Previous posts here have discussed the ramifications for a person charged with driving while intoxicated. Currently, South Carolina law states that one circumstance under which a driver can face DUI charges if a Breathalyzer test returns a blood alcohol content of 0.08 or higher. However, this BAC may be changing if the recommendations of the National Transportation Safety Board are taken into consideration.
Numerous posts in this blog have discussed the severity of DUI charges and the potentially lifelong impacts they can have on the accused and convicted. However, other posts have also discussed that defense attorneys are often able to negotiate a better outcome for the defendant based on the details surrounding the traffic stop, search and seizure or more. That is exactly what has happened in a South Carolina case that ultimately resulted in throwing out the Breathalyzer test results in a DUI case.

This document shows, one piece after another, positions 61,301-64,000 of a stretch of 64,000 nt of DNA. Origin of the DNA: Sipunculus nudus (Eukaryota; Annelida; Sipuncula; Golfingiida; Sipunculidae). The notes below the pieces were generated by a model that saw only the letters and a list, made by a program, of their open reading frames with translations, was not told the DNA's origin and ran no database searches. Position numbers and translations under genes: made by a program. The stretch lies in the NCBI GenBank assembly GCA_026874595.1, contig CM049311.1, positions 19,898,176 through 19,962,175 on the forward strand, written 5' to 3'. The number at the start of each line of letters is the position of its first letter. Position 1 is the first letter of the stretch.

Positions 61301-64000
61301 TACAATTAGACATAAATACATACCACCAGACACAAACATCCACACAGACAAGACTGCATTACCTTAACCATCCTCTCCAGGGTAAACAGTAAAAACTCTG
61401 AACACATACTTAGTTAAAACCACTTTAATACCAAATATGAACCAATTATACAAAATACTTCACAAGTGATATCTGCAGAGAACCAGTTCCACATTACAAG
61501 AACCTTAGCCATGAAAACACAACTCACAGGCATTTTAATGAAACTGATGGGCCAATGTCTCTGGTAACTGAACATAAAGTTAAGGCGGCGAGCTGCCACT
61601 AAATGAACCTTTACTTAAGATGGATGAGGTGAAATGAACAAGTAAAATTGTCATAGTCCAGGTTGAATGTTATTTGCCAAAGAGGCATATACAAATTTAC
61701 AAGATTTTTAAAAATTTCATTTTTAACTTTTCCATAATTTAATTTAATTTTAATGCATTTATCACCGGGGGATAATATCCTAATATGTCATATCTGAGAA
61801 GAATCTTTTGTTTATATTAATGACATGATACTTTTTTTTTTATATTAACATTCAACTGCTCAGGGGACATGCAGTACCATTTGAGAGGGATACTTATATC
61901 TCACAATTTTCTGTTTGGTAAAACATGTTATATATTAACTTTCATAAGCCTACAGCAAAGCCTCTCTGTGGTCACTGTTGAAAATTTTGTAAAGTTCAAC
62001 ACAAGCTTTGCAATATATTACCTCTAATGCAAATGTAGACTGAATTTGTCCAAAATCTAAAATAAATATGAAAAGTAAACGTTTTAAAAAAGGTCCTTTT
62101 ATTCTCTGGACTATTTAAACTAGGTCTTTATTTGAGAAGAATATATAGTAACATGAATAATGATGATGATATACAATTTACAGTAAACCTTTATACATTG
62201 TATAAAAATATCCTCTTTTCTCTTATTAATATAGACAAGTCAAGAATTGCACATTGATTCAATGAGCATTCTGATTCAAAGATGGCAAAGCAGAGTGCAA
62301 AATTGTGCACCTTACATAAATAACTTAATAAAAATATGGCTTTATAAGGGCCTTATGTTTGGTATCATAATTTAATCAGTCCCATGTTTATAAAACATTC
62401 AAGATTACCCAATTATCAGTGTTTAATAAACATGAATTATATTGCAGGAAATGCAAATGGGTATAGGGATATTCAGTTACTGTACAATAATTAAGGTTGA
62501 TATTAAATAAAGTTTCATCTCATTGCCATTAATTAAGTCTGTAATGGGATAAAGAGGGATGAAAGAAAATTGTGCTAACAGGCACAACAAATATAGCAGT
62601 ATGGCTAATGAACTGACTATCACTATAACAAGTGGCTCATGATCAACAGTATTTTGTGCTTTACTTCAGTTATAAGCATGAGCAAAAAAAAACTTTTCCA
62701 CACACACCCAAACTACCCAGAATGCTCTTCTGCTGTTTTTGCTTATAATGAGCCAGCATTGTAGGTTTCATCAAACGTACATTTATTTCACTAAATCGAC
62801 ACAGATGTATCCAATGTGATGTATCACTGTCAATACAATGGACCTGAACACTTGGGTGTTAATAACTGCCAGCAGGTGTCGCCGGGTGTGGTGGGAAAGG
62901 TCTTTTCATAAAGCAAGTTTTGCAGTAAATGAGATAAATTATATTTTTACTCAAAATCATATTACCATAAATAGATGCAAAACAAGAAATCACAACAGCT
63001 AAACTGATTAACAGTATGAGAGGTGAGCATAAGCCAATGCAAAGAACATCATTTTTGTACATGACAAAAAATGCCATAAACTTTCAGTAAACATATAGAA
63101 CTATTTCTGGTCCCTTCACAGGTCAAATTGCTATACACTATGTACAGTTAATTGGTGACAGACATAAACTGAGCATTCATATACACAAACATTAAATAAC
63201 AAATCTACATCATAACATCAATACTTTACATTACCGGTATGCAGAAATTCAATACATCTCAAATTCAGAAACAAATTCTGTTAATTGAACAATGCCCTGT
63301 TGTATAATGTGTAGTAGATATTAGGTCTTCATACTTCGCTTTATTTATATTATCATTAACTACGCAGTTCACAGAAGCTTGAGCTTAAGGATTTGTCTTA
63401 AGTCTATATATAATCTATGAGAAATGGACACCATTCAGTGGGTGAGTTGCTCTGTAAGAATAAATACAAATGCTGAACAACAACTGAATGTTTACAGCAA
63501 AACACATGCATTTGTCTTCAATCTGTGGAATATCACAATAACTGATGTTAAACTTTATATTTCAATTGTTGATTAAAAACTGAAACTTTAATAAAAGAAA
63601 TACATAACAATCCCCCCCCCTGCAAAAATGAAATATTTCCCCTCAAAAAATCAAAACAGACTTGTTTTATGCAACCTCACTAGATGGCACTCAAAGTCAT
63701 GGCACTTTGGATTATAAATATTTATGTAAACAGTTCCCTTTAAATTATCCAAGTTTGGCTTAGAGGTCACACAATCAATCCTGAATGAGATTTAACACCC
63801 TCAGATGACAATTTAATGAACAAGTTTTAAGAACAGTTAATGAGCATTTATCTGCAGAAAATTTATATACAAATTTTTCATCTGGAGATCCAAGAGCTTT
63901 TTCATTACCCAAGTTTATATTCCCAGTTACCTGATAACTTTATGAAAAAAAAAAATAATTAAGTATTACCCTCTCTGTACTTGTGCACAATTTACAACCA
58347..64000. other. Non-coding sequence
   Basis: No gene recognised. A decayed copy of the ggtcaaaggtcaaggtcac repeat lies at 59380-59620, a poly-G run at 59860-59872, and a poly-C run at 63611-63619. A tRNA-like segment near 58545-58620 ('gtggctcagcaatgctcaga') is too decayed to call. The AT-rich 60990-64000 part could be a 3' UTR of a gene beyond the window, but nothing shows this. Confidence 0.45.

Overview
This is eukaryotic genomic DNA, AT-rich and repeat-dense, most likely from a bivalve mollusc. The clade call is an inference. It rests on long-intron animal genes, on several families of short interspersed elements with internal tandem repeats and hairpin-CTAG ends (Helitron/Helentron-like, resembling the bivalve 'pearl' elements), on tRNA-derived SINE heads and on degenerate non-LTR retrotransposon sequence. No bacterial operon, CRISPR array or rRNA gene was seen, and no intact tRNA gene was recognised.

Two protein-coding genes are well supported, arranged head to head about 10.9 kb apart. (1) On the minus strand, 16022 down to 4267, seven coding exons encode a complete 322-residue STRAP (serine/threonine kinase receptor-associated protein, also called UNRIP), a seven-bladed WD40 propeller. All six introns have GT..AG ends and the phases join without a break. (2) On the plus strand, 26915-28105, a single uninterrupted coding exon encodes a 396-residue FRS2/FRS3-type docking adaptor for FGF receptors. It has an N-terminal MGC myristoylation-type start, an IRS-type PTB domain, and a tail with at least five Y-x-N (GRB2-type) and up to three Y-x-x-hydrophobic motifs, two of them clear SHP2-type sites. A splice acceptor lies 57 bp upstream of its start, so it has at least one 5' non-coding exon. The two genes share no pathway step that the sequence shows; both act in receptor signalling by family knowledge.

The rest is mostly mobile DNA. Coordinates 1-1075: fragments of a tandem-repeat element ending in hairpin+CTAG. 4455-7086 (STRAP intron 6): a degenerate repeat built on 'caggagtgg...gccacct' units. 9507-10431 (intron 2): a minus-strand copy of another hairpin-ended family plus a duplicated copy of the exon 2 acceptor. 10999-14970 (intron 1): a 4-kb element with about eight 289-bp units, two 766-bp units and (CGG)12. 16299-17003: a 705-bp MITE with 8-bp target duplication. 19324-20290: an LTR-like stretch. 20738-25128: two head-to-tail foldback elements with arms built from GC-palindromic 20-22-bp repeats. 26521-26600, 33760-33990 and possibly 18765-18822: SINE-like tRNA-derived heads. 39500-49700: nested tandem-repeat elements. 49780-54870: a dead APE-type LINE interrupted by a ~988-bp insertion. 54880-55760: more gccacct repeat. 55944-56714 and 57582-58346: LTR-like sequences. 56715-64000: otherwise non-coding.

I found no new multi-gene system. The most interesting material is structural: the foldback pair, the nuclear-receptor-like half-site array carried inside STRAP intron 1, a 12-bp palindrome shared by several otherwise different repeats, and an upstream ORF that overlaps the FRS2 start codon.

Several months ago in our Charleston DUI Law Blog, we discussed problems with the accuracy of breath tests, which measure blood alcohol content, in Washington, D.C. In that case, the breath tests were actually taken out of the field altogether when inconsistencies were reported with several of the devices.
One frequent theme in our Charleston DUI Law blog has been the subjectivity and inaccuracy of field sobriety tests. However, many South Carolina residents are probably unsure of exactly how these tests are supposed to be conducted. Earlier this week, Charleston's WCBD TV station spoke with deputies about just that.